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Large corvid, roughly 22-27 inches long. Wingspan reaches over 4 feet.
 Similar Species
This bird can be difficult to seperate from crows. Best told from its smaller cousins by its larger size and wedge-shaped (as opposed to fan-shaped) tail. Shaggier appearance overall, with long hackles on the throat and a shaggy crown. Bill is thicker and more powerful then that of a crow. Wingspan is longer, wings broader than crows, with more emarginated primaries (fingers). Much more prone to soaring than crows, wingbeats and flight more like that of a buzzard.
Best told from look-alike Chihuahuan Raven of the American Southwest by range, habitat, larger size, and, most reliably, the gray bases to the feathers on its neck (usually not visible except in windy conditions or when the bird is preening).
Genetic studies have shown quite deep divisions within the North American birds3.
Very adaptable, able to survive in a wide range of habitats, from mountains to deserts to forests, though usually at higher elevations. Prefers wilderness regions, but slowly becoming conditioned to surviving alongside humans, in some cases even suburban areas. Increasing seen in urban areas.
Very intelligent, considered by many to be the most intelligent of all birds. Recent tests indicate that ravens may actually use a form of logic, not just trial-and-error or instinct, that begins as a basic framework of concepts and is added upon and improved with age and experience, just like with humans.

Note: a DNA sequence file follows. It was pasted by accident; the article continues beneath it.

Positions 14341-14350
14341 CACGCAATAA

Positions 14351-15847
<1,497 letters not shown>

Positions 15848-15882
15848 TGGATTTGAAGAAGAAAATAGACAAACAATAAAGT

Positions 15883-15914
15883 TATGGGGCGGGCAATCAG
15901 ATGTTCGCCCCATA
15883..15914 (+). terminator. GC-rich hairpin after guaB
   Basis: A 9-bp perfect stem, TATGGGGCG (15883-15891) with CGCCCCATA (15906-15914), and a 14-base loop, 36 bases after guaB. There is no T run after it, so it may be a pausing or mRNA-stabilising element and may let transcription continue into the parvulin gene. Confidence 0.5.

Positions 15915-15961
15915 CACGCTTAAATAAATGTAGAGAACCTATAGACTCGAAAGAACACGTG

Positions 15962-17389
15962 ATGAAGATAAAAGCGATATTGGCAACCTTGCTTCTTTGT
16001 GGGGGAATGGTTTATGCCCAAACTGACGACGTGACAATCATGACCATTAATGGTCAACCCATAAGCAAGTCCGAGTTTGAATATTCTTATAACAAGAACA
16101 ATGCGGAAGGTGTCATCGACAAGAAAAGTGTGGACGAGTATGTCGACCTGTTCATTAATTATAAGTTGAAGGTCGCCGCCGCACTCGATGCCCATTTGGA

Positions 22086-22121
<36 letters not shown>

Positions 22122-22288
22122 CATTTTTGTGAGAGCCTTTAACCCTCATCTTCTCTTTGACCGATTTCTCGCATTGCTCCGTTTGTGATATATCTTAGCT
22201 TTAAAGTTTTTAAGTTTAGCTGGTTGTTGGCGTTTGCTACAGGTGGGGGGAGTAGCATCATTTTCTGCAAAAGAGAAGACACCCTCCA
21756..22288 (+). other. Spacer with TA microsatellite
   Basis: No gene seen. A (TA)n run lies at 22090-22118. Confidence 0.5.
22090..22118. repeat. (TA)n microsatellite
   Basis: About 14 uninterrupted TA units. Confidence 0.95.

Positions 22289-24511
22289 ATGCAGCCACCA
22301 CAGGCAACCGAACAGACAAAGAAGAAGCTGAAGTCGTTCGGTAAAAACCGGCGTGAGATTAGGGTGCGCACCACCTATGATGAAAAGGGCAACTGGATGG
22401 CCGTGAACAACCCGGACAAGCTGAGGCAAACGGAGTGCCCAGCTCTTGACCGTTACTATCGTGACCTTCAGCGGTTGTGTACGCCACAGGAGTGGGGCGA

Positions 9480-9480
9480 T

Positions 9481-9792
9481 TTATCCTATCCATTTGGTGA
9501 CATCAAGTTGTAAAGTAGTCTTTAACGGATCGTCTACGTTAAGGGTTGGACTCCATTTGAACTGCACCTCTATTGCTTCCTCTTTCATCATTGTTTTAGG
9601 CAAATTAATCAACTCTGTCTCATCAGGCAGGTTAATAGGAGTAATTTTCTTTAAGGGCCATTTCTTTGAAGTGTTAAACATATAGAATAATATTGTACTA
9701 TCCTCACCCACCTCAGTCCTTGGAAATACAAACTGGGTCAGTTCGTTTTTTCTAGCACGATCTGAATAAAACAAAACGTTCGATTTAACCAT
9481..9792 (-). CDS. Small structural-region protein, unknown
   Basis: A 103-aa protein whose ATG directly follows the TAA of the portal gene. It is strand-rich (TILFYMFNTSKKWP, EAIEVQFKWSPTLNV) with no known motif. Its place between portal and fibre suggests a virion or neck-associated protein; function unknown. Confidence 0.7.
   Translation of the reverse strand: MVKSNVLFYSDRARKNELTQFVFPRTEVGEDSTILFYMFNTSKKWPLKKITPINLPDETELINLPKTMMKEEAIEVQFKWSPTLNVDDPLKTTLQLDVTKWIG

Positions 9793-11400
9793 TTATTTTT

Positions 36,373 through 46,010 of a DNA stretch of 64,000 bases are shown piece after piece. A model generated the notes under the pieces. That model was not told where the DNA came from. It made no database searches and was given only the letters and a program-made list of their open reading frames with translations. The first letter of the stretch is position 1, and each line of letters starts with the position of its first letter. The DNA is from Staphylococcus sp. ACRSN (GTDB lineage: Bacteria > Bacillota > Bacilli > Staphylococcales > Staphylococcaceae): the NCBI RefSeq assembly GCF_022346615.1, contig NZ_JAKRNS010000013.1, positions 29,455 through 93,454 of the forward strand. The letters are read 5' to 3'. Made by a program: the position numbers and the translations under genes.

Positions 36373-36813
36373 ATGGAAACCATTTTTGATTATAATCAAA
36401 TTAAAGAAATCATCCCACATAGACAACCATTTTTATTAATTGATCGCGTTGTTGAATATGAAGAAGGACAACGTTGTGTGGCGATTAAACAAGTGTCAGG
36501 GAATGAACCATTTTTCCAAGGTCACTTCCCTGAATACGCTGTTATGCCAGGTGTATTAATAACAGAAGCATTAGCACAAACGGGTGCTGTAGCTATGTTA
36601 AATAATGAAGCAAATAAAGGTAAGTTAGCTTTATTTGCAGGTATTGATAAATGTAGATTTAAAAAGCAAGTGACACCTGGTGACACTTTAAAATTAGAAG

Soars often, and with all the prowess and aerial finesse of a raptor.
Quite playful, often observed exhibiting aerial maneuvers (generally in pairs) ranging from barrel rolls to dives. Even observed flying upside-down, sometimes for significant distances.
Omnivorous, consuming a wide range of food items. These include carrion (its usual fare) and vegetable matter (such as berries and nuts), as well as small animals that may be directly captured, occasionally up to the size of young squirrels. Ravens were once known as "wolf birds", due to their tendency to follow large mammal carnivores in hopes of scavenging the remains of their kills.
They mate for life. A stick nest is built on a cliff ledge or in trees.
Calls highly variable, but mainly croaking, resonating "Ka-ark!" or "Kronk!", as well as bell-like calls. Most vocalizations are lower and hoarser than those of crows.
Listen in an external program
Listen in an external program
An American Crow can be heard in the background
Recording by Silverwolf
More unusual recordings can be found in post 5 of this thread
 In Culture
Ravens have long been viewed as mysterious and shadowy, likely due to their ebony plumage. Raven is one of the principle spirits in Native American Folklore. Though often portrayed as trickster, Raven is regarded by some tribes as the "Creator", the spirit who formed the earth. Ravens are often prominent figures on totem poles of Northwestern tribes.
Well-known is the superstition from King Charles II's time that, with the absence of ravens at the Tower of London, the tower and the kingdom would fall. Today, several ravens are permanently kept on the grounds, and tended to by "the Ravenmaster"4.
Ravens are popular in literature, often to set a dreary or ominous mood. Ravens were one of the birds most frequently mentioned in the works of William Shakespeare, and who could forget the corvid's appearance in Edgar Allen Poe's great poem, "The Raven"
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